How to use ‘a native’ in a sentence

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…Švec, a native of Havlíčkův Brod from the former Czechoslovakia, started wrestling when he was a teenager, and was later admitted to PSK Olymp Praha, one of the most prominent wrestling clubs in the capital Prague, under his coach Ervin…

…Đugum, a native of Vrgorac, played in the Zadar junior team and as a promising young player made his debut for the senior team in the 2006-07 season. He did not manage to establish himself in Zadar’s senior team and did not spend much time…

…Þorsteinn, a native Icelander, received his MBA from the University of Oxford in 2009. After returning to Iceland from his studies in the United Kingdom, Þorsteinn established Plain Vanilla Games in 2010.

…Ó hUghróin was a native of Síol Anmchadha in what is now the diocese of Clonfert, County Galway. He appears to be the only attested Chief of his Name from Gaelic times.

…Ó hEidhin was a descendant of Eidhean mac Cléireach of the Uí Fiachrach Aidhne dynasty. He was a suffragan bishop, first noted as an attendant of King Henry VI in 1437. A native of Clonfert, he acted as the king’s messenger between the…

…Ó hEallaithe was raised a native Irish speaker and has been active in promoting the language for several years. In 1986 he made a perilous voyage on a Galway hooker to the Faroes. While there he witnessed the natives television station…

…Ó hAilpín was born on the island of Rotuma, 646 kilometres north of the main Fiji islands to Seán Ó hAilpín, an oil-rig worker and a native of Fermanagh in Northern Ireland, and his wife Emilie, a hotel worker and a Rotuman. The eldest of six children, he was the only Ó hAilpín to be born on his mother’s native island.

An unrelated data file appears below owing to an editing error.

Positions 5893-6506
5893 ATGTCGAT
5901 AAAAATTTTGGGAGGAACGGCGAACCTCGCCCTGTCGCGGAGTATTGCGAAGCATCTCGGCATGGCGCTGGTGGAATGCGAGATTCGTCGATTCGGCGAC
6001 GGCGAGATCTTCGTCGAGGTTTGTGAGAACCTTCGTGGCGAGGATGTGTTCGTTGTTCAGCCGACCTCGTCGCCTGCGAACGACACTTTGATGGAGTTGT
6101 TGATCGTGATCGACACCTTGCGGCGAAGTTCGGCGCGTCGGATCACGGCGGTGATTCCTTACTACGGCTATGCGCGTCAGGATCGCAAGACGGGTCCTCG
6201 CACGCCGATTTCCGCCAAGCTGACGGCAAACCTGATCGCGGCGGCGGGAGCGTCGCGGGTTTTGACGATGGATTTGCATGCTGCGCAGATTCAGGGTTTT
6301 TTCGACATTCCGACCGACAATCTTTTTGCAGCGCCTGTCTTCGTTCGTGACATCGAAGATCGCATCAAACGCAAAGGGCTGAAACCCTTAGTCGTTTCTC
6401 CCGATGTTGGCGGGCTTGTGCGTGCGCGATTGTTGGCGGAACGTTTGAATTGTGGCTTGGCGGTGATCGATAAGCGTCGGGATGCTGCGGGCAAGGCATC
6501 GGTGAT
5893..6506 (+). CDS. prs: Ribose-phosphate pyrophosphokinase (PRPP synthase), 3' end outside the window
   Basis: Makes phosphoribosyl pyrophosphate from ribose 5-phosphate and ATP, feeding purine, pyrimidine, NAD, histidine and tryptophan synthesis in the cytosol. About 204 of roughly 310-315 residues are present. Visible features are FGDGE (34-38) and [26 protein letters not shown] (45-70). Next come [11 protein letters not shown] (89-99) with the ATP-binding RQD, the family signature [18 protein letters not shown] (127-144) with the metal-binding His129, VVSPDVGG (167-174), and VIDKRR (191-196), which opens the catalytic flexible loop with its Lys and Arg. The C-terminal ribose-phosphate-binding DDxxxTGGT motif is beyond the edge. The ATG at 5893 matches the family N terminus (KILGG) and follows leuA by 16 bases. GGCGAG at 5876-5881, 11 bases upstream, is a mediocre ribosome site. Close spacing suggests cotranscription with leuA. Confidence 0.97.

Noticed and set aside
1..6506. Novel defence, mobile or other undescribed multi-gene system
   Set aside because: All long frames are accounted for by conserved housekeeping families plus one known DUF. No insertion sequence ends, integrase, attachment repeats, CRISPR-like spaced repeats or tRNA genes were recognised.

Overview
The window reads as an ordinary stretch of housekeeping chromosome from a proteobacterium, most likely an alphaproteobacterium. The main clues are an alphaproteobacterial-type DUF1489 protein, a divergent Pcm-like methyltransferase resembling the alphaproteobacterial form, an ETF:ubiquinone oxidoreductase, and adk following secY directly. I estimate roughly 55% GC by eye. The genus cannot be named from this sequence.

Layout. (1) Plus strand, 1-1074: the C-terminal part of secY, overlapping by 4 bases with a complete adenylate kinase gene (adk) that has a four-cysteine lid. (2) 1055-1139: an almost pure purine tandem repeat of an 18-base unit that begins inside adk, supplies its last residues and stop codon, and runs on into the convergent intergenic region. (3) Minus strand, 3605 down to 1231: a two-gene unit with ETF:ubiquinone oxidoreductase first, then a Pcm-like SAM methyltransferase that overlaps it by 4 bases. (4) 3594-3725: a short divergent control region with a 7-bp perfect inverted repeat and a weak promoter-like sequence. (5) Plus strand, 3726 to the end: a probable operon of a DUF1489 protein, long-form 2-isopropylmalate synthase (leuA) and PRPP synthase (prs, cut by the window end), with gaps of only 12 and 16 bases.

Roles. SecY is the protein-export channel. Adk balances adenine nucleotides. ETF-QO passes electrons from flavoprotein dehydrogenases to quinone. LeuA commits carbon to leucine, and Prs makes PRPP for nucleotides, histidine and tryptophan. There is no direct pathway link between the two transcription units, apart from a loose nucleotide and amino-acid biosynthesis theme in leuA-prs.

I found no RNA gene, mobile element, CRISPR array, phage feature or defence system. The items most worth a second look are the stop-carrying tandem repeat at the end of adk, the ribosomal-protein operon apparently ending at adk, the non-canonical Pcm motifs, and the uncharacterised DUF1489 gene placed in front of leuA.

…Ó Súilleabháin was a native of the Beara Peninsula. He was serving as a soldier in Spain by 1739, and fought with the Clare’s Dragoons at Fontenoy in 1745. He was a popular figure in local tradition down to recent times.

…Ó Síoda was a native of Carnmore, and knowledgeable about the history of the parish of Lackagh-Turloughmore in County Galway. He was an especial authority on the Fair of Turloughmore, and its accompanying faction fights. Much of his material has found its way into print in local history books.

…Ó Reaftaraigh is an obscure scribe, a native of County Galway. Very few of his works seem to survive. Among those that have were transcriptions of poems by the brothers Marcus and Peatsaí Ó Callanáin. These were later incorporated into Filíocht na gCeannanáin, published in 1967 by Seán Ó Ceallaigh.

…Ó Raghallaigh was a native of Killincarra, County Cavan, previously part of the Kingdom of Breifne, which his ancestors had ruled (see East Breifne).

Gaeltacht. He was a native Irish speaker. He was appointed Minister for Lands by Taoiseach Seán Lemass, in 1959 and was re-appointed to the Gaeltacht portfolio in 1961. He remained in these two Departments until 1968.

…Ó Maoil Tuile is described as a learned man and a native of Connacht (2007, p. 429); the tract Crichaireacht cinedach nduchasa Muintiri Murchada lists a family of that name in what is now County Galway.

…Ó Labhraí was a native of Connemara, and a professional criminal. He was an associate of Liam Dearg Ó Mainnín of Loch an Ghadai in Derrycunlagh, Connemara. He eventually murdered Ó Mainnín and hid his body for a time in his own house. A…

…Ó Flaithearta portrays Cóilín Ó Catháin on the Irish language drama, Ros na Rún. He is a native of Carraroe, and has been acting since the 1960s, appearing in the 1978 TV production of Poteen.

…Ó Dúgáin was a native of Claregalway and related to Tomás Bacach Ó Dúgáin and Liam Ó Dúgáin, all of the same parish. His scribal work consists of songs.

…Ó Cúlacháin was a native of what is now County Mayo. His precise location within the county is uncertain, though he is associated with two successive coarbs or erenaghs of Aughagower, and Knock, County Mayo.

…Ó Conceanainn was a native of Inis Meáin, a son of Páidín Ó Conceanainn and Anne Ní Fathartaigh. He was educated on the island and at the Patrician national school in Galway. In 1885 he went to the US with his brother, attending Boston…

…Ó Cethernaig wa appointed to Annaghdown on 16 December 1323 but was translated from Connor between 7 and 15 May 1324. He received possession of the temporalities on 22 December 1324. He died 1351. He was a native of either County Galway or County Mayo.

…Ó Cellaigh was a native of Aughrim, County Galway. His father, Cellach Ó Cellaigh married Julia Ní Cellaigh, daughter of Tadg Dubh of Gallagh. He had a brother, Hugh, who died without male issue.

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